Stop shouting at Hilary Mantel – there are real outrages to address

2 March 2013 9:00 am

It started the other week, when David Cameron was in India. Although it started like a bout of malaria starts,…


Sorry, but Parliament is full of sex pests

2 March 2013 9:00 am

In Westminster, ‘inappropriate behaviour’ is a way of life – and the Lib Dems are the worst offenders


Thinly veiled threats

2 March 2013 9:00 am

A new kind of unrest is making itself felt throughout the Arab world. Women are beginning to assert themselves and voice their frustrations, says Caroline Moorehead

Of vice and verse

2 March 2013 9:00 am

‘All human life is binary’, explains a Vestal Virgin to the time-travelling heroine of Ranjit Bolt’s verse novel, Losing It.…

Long life

2 March 2013 9:00 am

Eight years ago I was in Rome for The Spectator to write a piece about the election of a new…


Bookends: A life of gay abandon

17 March 2012 9:00 am

Sometimes, only the purest smut will do. Scotty Bowers’s memoir, Full Service: My Adventures in Hollywood and the Secret Sex…


More sinned against than sinning

25 February 2012 10:00 am

When I saw the title of this book, then read that it only covered the period 1600-1800 I hoped this…


Acting strange

11 September 2010 12:00 am

Reviewing Lindsay Clarke’s Whitbread-winning The Chymical Wedding a small matter of 20 years ago, and noting its free and easy cast and wistful nods in the direction of the Age of Aquarius, I eventually pronounced that it was a ‘hippy novel’.


The French connection

7 August 2010 12:00 am

If ever there was a novel to which that old adage about not judging a book by its cover could be applied, it’s this one.


Same old perversions

24 July 2010 12:00 am

Memory Lane always looked so unthreatening to me.

Physical and spiritual decay

7 July 2010 12:00 am

The most striking thing about Piers Paul Read’s early novels was their characters’ susceptibility to physical decay.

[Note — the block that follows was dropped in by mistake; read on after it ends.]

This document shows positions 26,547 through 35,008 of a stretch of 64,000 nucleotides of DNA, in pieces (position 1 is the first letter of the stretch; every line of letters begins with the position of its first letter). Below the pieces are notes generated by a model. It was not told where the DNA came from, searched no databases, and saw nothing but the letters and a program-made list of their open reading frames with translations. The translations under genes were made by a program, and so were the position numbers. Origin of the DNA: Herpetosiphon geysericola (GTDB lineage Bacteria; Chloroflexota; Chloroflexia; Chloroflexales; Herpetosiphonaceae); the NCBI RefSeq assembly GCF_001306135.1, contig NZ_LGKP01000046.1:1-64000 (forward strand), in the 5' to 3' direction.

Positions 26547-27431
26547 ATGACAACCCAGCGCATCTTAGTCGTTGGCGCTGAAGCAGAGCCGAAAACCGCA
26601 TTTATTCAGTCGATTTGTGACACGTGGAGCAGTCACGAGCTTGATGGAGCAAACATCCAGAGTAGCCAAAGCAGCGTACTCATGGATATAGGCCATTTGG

Schlock teaser

30 June 2010 12:00 am

The somewhat straightlaced theatre-going audiences of 1880s America, eager for performances by European artistes like Jenny Lind and solid, home-grown, classical actors such as Otis Skinner, were hardly prepared for the on-stage vulgarity that the (usually) Russian and Polish immigrant impressarios, with their particular nous for show-biz, were to unleash into the saloons and fleapits across the young nation.


A rather orthodox doxy

16 June 2010 12:00 am

‘His cursed concubine.’ That was the imperial ambassador Eustace Chapuys’ judgment on Henry VIII’s second wife, Anne Boleyn.


Cherchez la femme

12 May 2010 12:00 am

The 22nd Earl of Erroll, Military Secretary in Kenya in the early part of the second world war, was described by two of his fellow peers of the realm as ‘a stoat — one of the great pouncers of all time’ and ‘a dreadful shit who really needed killing’.


The ultimate price

21 April 2010 12:00 am

Lesley Downer is one of the most unusual authors writing in English.


Fine artist, but a dirty old man

31 March 2010 12:00 am

I have always been sceptical of those passages in the ‘Ancestry’ chapters of biographies that run something like this: Through his veins coursed the rebellious blood of the Vavasours, blended with a more temperate strain from the Mudge family of Basingstoke.

A narrow escape

24 February 2010 12:00 am

For once, I felt sorry for Bill Clinton.


Throw it in a stream

24 February 2010 12:00 am

I know a British couple with a Chinese daugh- ter, pretty and fluent in English.


From gloom to dispair

17 February 2010 12:00 am

In little more than a decade, the cosy world of Anglo-American crime fiction has been transformed by wave after wave of Scandinavian invaders.


Not ‘a boy-crazed trollop’

17 February 2010 12:00 am

For someone who barely left the house, Emily Dickinson didn’t half cause a lot of trouble.


An institution to love and cherish

3 February 2010 12:00 am

Books about marriage, like the battered old institution itself, come in and out of fashion with writers, readers and politicians, but never quite die away.


It happened one summer

3 February 2010 12:00 am

For those unfamiliar with Martin Amis’s short story, ‘What Happened to Me on My Holiday’, written for The New Yorker in 1997, it was a purist exercise in autobiographical fiction; not even the names were changed.


What a difference a gay makes

20 January 2010 12:00 am

Edmund White is among the most admired of living authors, his oeuvre consisting of 20-odd books of various forms — novels, stories, essays and biographies — though each one is imbued with his preferred subject, homosexuality.

A lost masterpiece?

25 November 2009 12:00 am

These long anticipated literary mysteries never end in anything very significant — one thinks of Harold Brodkey’s The Runaway Soul, falling totally flat after decades of sycophantic pre-publicity, or Truman Capote’s Answered Prayers, emerging in fragments in 1975, after 17 years of non-work, to scandal but no acclaim.

Surprising literary ventures

21 October 2009 12:00 am

Love Letters of a Japanese begins: ‘These letters are real.